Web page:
Does the relationship of ‘opposites’ or ‘likes’ last?

Some say “the opposites attract”, while others say “the likes attract.” Who’s right? The more I think about it, the more complex it gets. Because couplings are not that simple to
divide into two distinct groups. Moreover, traits of persons forming such couplings change over time, i.e., starting with the eventful day that persons initially met or dated. These changes could be caused by several factors including personality traits, social and economic conditions, presence and nurturing of children, demands of jobs or professional occupations held, financial situation, family work-life balances…the list is endless.

In this post, I first define why men and women fall for “the opposites” or “the likes” and then how over time, their once so cherished relationship turns sour to the extent that they can hardly stand each other. The result: the likely dissolution of their relationship. Statistically, more than half of such couplings end up in a divorce, and those not divorced, are likely to live as strangers under the same roof.

The key factor bringing together the opposites
The key factor attracting the opposites is the desire to fulfill one’s void in personality, or desire to have, or compensate for something, one doesn’t have or possess. For example, an introvert may be attracted to an extrovert, a less educated to a higher educated, a poor to a rich, an obese to a slender, someone lacking love finding one full of love, and so on. You get the gist. One is looking into the other something that he/she doesn’t have. The seeker is happy to have met and married the one bestowed with the desired trait(s)a desired. That gives the seeker a feeling of satisfaction or fulfillment – a strong motivation to hookup.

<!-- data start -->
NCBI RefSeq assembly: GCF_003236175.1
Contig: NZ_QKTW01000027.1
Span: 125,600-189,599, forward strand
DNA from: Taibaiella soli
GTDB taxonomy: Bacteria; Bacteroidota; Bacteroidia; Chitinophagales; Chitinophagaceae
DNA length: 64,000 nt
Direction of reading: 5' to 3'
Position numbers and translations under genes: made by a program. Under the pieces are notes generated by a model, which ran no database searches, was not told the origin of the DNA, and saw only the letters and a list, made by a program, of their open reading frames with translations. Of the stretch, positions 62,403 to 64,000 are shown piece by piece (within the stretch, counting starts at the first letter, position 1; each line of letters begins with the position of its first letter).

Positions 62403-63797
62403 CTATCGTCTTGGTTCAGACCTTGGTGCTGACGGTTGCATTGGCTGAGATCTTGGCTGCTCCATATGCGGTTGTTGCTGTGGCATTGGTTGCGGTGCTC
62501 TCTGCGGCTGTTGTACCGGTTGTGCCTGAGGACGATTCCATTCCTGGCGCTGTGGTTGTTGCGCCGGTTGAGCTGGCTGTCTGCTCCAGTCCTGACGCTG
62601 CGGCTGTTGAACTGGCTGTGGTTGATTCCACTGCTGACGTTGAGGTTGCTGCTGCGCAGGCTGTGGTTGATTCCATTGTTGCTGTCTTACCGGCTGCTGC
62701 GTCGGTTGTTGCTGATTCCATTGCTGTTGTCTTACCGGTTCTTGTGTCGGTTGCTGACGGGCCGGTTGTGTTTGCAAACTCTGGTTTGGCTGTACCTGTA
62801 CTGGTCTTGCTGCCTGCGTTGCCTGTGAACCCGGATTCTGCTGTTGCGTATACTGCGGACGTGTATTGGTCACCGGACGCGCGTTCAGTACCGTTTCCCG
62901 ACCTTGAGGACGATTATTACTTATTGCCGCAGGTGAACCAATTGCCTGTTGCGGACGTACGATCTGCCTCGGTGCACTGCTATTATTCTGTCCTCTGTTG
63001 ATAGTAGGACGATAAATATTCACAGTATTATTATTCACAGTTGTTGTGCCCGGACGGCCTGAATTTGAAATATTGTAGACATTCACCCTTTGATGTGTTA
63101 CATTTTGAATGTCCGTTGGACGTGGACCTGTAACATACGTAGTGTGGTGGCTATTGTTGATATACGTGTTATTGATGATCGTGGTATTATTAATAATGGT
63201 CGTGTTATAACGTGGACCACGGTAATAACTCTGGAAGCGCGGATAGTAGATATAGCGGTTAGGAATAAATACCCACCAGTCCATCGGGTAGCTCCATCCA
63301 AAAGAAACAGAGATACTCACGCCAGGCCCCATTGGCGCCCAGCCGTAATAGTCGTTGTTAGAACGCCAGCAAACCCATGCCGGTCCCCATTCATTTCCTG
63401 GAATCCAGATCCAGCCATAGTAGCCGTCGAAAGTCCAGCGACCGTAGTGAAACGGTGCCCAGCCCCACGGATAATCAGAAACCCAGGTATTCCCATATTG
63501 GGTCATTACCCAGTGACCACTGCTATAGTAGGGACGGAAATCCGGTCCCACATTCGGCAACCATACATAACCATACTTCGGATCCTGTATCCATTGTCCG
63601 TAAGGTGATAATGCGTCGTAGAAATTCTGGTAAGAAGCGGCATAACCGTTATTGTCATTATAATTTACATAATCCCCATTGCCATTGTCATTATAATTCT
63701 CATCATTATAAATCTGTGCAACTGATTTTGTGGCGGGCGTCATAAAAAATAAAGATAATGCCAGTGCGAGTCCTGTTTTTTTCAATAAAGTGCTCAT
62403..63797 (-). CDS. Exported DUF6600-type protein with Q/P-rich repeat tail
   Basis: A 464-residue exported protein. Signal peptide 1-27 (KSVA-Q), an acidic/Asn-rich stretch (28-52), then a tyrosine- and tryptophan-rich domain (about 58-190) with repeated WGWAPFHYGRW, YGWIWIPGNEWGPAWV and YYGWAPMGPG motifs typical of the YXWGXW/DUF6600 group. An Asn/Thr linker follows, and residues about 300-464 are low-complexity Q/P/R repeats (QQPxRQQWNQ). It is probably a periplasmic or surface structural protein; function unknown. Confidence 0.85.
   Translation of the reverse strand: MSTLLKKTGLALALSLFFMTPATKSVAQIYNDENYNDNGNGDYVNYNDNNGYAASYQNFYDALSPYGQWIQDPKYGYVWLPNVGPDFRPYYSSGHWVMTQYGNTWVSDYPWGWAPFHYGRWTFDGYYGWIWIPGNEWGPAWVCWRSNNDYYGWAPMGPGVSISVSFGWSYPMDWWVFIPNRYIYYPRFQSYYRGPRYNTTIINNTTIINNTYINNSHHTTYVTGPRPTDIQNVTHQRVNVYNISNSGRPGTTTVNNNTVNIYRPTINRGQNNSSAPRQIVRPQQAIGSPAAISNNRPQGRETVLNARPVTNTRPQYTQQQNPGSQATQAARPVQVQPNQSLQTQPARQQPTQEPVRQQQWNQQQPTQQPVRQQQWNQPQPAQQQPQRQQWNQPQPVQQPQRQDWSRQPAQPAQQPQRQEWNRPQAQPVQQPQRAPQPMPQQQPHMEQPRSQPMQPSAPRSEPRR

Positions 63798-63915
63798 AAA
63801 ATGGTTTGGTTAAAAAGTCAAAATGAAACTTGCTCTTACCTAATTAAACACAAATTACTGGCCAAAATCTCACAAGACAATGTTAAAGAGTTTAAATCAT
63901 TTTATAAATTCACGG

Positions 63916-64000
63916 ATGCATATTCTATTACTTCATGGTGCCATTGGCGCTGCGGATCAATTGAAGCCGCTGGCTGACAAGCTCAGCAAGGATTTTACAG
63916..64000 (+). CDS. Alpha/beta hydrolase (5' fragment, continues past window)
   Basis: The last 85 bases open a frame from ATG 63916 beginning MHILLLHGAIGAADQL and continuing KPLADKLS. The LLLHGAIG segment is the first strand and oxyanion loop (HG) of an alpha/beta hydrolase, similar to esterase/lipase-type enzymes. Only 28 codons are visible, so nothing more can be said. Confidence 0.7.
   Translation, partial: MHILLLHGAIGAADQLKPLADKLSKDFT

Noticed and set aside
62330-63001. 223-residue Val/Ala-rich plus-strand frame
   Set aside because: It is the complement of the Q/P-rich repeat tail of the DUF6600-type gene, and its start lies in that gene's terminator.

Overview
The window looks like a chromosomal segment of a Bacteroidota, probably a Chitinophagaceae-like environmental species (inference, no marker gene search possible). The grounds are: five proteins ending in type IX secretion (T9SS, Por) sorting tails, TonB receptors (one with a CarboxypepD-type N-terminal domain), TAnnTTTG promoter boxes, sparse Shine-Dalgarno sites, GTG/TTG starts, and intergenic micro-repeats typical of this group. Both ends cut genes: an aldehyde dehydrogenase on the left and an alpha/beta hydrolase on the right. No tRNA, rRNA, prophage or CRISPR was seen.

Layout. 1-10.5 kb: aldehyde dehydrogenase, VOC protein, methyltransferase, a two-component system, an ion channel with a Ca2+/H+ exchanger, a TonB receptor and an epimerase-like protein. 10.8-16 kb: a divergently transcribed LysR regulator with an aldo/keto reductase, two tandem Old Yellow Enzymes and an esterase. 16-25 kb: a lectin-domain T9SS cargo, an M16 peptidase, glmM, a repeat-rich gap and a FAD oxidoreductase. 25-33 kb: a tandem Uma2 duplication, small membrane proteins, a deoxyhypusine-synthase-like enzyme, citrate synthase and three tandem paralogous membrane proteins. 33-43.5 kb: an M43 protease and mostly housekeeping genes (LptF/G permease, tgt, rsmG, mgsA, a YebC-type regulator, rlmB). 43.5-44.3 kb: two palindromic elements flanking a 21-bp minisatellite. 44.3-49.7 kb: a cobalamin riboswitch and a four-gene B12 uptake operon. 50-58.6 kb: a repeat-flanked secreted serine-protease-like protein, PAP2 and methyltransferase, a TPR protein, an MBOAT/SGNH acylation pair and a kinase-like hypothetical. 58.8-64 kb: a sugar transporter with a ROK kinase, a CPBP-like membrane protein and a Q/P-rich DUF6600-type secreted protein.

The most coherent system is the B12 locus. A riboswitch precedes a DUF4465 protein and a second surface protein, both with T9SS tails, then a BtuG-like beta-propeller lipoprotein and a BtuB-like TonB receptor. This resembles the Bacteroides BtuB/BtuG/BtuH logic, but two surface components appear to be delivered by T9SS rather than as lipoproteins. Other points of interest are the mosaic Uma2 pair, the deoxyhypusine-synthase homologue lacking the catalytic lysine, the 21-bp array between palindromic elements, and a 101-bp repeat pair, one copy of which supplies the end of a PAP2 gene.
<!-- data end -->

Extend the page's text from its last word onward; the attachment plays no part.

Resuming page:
But can they live happily together over the long run? In my opinion, they can’t. Sooner or later, their individual personality traits are likely to re-appear, especially when either’s expectations of the other are not met. For example, a person seeking love may not get the kind of love and affection he/she expected, or poor may not find the rich sharing the affluence with the same enthusiasm, or the extrovert may no longer able accept introvert’s life style. Over time, their relationship may turn tense and sour, resulting in a total loss of communication and domestic harmony. The relationship guru, like Dr. Phil McGraw, would be glad to recommend a professional counselling for such couples.

The key factor bringing together the likes
The key factor here is the commonality of their interests and personality traits. As the saying goes, the like minded meet and interact more as they like one another, want to share time together. They are happy sharing common interest and values. The commonality brings them together, including matrimony. However, as psychologists points out, too much familiarity or commonality breeds contempt too. There may come a point where these people had had enough of each other. As a result, boredom, solence, or mutual nit-picking may evaporate all the once harmony.

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